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East Timor's Ramos-Horta wounded

  • Story Highlights
  • Analyst: Rebel leader Reinado may have led attack after hearing of plan against him
  • Ramos-Horta "not in a life-threatening situation," deputy PM says
  • PM Gusmao escapes separate attack
  • Ramos-Horta shared 1996 Nobel Peace Prize with countryman Bishop Carlos Belo
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(CNN) -- East Timor President and Nobel laureate Jose Ramos-Horta was shot twice, while Prime Minister Xanana Gusmao escaped unhurt Monday in coordinated attacks blamed on rebel troops, officials said.

Ramos-Horta was shot twice in the back, and one of the bullets tore through his abdomen, Foreign Minister Zacarias da Costa said. But the wounds were not life-threatening, he added.

"The doctors are trying to locate where the bullet is," da Costa said.

Gusmao was convening an emergency meeting of the island's government in Dili, Deputy Prime Minister Jose Luis Gutteres told CNN.

"The prime minister is in control of the situation," da Costa said, adding that the overall situation in the country was "stable" and calm.

"We already are used to this idea of having some renegades outside," he said. "But I think the country is safe. We have the support of the Australian and New Zealand military here ... and I believe our own defenses are capable of handling those problems."

Ramos-Horta was in surgery at an Australian military hospital in Dili and was to be flown to a military hospital in Darwin in Australia's Northern Territory.

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Killed in the attack were a bodyguard for the president and two attackers, da Costa said.

One of them was rebel leader Maj. Alfredo Reinado, said Gutteres. Video Watch as he describes what's known about the attacks »

Reinado, the Australian-trained former head of East Timor's military police joined the revolt and became its leader. He was later captured but broke out of prison and returned to lead disaffected troops, said Damien Kingsbury, an analyst at Australia's Deakin University.

Two small parties in Gusmao's government had supported the rebels, and the government had been trying to coax Reinado to give up peacefully, Kingsbury said.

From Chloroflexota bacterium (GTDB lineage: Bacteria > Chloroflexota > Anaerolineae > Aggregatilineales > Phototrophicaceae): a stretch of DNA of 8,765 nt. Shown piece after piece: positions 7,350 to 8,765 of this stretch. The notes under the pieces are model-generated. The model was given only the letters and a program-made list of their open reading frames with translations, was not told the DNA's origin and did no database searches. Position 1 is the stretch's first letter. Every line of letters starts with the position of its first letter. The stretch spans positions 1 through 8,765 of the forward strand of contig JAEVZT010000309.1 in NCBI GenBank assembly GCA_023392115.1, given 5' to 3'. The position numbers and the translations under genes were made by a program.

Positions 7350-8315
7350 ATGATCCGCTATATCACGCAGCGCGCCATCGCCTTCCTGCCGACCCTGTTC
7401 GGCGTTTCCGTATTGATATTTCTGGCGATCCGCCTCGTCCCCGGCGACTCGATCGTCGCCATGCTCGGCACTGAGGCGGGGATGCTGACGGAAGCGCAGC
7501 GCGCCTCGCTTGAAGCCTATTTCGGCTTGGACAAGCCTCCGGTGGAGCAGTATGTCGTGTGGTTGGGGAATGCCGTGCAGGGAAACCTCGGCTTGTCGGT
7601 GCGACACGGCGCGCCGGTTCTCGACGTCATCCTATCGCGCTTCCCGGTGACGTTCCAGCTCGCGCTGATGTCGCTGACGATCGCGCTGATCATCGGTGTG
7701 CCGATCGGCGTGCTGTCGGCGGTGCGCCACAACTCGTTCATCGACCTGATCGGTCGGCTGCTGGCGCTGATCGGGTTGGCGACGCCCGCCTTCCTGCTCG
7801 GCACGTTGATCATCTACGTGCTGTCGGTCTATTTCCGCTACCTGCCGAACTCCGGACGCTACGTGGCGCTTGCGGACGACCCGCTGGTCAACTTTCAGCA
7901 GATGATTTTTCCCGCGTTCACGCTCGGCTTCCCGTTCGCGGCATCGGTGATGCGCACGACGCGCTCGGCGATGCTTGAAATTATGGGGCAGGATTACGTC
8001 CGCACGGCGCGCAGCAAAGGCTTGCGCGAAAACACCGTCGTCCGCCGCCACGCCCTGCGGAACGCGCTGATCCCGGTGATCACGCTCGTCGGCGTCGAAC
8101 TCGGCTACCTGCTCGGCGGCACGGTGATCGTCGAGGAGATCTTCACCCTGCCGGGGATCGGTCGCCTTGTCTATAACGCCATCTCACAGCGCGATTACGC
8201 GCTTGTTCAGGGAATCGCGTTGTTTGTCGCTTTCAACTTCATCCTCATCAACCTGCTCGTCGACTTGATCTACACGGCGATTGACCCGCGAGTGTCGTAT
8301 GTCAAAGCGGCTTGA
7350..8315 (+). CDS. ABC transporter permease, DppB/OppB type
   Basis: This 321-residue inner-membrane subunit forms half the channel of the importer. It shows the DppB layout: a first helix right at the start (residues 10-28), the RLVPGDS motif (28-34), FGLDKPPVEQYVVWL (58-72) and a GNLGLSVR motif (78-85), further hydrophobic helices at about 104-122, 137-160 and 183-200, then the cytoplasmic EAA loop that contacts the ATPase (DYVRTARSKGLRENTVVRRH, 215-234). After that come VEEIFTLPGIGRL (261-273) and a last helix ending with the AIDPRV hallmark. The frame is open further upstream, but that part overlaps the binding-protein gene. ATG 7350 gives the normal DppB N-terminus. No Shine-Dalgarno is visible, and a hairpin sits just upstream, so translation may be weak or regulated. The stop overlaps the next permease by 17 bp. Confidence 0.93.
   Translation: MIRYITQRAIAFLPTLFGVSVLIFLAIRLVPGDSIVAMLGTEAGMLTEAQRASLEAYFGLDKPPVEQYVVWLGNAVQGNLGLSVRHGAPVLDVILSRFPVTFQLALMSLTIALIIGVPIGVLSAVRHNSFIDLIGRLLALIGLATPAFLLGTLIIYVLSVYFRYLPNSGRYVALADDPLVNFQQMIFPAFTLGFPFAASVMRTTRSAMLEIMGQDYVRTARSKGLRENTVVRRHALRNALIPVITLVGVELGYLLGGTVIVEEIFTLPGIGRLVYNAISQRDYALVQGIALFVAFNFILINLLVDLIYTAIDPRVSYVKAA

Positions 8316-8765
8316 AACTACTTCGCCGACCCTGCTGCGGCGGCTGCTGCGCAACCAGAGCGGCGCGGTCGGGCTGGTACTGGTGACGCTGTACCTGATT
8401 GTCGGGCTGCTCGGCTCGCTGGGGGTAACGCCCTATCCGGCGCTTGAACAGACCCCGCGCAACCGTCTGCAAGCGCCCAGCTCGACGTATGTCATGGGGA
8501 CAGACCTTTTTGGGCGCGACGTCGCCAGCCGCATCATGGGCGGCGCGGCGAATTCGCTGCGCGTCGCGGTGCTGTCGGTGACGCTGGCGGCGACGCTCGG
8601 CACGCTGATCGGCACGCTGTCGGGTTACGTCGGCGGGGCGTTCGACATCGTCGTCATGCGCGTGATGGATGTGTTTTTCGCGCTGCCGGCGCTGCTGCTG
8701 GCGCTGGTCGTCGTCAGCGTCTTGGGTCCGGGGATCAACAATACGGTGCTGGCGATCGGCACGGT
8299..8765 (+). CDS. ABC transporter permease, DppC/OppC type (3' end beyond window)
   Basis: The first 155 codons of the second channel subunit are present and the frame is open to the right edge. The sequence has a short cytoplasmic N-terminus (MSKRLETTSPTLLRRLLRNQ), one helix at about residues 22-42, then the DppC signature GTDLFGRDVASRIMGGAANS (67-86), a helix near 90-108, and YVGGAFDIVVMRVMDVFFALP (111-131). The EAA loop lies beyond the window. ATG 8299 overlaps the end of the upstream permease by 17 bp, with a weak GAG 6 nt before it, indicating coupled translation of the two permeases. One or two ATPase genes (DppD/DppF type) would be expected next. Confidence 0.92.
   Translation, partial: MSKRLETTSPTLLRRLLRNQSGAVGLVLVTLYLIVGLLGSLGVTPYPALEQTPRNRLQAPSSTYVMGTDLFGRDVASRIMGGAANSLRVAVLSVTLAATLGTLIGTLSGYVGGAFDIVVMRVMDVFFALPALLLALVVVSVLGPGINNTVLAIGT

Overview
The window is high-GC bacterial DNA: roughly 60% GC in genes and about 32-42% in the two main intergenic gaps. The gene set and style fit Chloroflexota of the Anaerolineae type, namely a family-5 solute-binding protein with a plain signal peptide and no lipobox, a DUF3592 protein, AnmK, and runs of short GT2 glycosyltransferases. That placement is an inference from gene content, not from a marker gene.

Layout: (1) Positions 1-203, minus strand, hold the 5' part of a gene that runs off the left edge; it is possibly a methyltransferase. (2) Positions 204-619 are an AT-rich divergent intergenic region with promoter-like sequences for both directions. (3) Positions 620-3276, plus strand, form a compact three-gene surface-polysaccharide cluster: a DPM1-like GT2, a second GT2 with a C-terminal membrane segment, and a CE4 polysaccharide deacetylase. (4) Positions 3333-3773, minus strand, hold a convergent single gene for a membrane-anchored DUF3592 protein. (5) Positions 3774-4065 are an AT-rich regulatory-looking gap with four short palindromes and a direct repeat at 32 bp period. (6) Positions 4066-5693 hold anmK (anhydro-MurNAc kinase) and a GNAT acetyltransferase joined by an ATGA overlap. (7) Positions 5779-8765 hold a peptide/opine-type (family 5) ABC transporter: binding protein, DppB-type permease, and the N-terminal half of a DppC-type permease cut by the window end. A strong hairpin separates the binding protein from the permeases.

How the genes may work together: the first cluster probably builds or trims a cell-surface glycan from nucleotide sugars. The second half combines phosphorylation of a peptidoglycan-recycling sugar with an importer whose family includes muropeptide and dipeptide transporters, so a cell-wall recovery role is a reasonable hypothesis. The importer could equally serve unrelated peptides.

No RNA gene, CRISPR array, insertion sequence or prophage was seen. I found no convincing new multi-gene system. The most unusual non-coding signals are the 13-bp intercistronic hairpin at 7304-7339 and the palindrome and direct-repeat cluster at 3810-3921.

But a secondary plan had been developed to move against him by force if necessary, Kingsbury added, saying, "It's quite possible that he got wind of this plan and decided to act accordingly."

In a message to its citizens in the country, the U.S. State Department said the attack on the president occurred at 7:30 a.m. The State Department said there were "unconfirmed reports of unrest" in the Lahane zone of Dili and Taibesse but no other reports of unrest in Dili.

The U.S. State Department urged Americans "to use extreme caution and limit movements to the greatest extent possible."

Ramos-Horta shared the Nobel Peace Prize with Carlos Filipe Ximenes Belo in 1996 for their work toward a peaceful solution to the conflict in their country.

Under the rule of the late Suharto, Indonesia occupied East Timor for a quarter century, during which more than 100,000 people were killed, according to human rights groups.


East Timor gained independence in 2002.

In March 2006 a strike by about 600 East Timorese soldiers against alleged discrimination in the military led to their dismissal. The soldiers set up armed camps in the countryside, prompting the dispatch of additional peacekeepers from Australia, Malaysia, Portugal and New Zealand. E-mail to a friend E-mail to a friend

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